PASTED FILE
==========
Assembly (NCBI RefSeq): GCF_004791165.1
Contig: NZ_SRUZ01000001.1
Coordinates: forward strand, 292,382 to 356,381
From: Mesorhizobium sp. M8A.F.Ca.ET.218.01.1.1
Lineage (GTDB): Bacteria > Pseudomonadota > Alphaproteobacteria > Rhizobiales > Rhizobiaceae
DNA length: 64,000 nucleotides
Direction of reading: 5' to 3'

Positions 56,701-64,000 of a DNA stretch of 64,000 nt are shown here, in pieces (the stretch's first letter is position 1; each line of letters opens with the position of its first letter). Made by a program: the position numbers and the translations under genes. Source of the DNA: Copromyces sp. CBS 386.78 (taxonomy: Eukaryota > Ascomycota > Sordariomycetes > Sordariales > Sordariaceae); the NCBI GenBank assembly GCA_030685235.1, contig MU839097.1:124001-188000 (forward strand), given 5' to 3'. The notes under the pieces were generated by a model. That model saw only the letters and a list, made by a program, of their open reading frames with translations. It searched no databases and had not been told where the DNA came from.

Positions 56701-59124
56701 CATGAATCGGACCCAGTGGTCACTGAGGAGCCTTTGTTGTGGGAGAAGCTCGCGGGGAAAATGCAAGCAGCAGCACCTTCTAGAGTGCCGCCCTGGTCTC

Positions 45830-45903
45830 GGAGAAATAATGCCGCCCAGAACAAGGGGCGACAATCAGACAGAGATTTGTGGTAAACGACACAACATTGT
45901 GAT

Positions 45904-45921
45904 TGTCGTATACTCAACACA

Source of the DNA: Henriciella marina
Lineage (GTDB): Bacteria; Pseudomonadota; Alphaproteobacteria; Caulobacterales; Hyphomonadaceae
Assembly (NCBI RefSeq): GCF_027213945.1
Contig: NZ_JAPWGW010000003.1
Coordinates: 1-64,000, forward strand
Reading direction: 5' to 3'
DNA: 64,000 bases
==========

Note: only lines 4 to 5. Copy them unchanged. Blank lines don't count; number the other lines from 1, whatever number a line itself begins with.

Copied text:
From: Mesorhizobium sp. M8A.F.Ca.ET.218.01.1.1
Lineage (GTDB): Bacteria > Pseudomonadota > Alphaproteobacteria > Rhizobiales > Rhizobiaceae